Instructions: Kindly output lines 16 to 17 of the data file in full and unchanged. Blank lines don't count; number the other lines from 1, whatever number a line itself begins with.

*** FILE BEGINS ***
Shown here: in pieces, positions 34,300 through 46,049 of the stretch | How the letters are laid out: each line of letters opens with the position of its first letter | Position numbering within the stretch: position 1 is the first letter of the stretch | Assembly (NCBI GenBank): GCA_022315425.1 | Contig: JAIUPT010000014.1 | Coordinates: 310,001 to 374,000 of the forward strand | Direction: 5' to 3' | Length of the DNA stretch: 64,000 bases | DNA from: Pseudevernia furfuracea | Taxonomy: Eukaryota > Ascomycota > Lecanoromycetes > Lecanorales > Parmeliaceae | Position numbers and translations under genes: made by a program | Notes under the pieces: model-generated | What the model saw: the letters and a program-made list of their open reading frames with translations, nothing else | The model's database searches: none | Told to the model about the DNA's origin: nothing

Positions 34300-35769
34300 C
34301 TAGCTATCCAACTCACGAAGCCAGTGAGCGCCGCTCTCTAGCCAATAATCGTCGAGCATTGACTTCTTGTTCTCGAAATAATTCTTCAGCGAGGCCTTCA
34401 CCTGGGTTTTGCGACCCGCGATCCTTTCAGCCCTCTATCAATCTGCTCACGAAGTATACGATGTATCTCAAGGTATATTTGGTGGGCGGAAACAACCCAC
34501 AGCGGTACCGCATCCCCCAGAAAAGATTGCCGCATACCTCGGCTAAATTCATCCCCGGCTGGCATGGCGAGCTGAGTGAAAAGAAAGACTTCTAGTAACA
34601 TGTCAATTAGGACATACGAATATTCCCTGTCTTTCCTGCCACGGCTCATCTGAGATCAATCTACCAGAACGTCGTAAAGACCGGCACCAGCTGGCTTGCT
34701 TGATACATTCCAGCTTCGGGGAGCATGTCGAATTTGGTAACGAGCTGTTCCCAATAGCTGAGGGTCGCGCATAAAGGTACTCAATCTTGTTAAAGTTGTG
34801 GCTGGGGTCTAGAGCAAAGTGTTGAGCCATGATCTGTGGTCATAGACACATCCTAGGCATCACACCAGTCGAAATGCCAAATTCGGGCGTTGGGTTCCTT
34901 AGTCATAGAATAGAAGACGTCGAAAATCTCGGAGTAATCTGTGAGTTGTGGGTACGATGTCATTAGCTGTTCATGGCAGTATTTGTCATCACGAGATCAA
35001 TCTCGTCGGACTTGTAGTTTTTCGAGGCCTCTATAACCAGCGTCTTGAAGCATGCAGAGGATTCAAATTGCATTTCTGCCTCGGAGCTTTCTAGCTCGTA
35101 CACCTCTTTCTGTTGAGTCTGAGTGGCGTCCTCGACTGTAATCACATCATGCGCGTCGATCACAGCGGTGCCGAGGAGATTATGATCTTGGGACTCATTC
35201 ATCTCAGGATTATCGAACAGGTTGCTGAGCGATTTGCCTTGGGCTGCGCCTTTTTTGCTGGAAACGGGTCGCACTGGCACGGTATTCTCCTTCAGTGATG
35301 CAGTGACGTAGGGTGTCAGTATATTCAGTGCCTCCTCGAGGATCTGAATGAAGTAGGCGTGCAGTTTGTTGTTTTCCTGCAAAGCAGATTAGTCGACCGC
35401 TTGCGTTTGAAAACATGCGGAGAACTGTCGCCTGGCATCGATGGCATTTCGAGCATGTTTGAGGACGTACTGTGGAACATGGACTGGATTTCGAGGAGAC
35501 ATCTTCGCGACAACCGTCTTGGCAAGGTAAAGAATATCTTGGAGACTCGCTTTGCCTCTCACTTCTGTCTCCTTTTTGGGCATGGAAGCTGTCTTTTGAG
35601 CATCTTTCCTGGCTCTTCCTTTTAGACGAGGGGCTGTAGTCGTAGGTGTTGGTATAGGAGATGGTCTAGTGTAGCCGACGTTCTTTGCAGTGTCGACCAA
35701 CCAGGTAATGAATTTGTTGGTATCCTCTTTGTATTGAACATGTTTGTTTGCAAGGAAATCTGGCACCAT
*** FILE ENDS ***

35501 ATCTTCGCGACAACCGTCTTGGCAAGGTAAAGAATATCTTGGAGACTCGCTTTGCCTCTCACTTCTGTCTCCTTTTTGGGCATGGAAGCTGTCTTTTGAG
35601 CATCTTTCCTGGCTCTTCCTTTTAGACGAGGGGCTGTAGTCGTAGGTGTTGGTATAGGAGATGGTCTAGTGTAGCCGACGTTCTTTGCAGTGTCGACCAA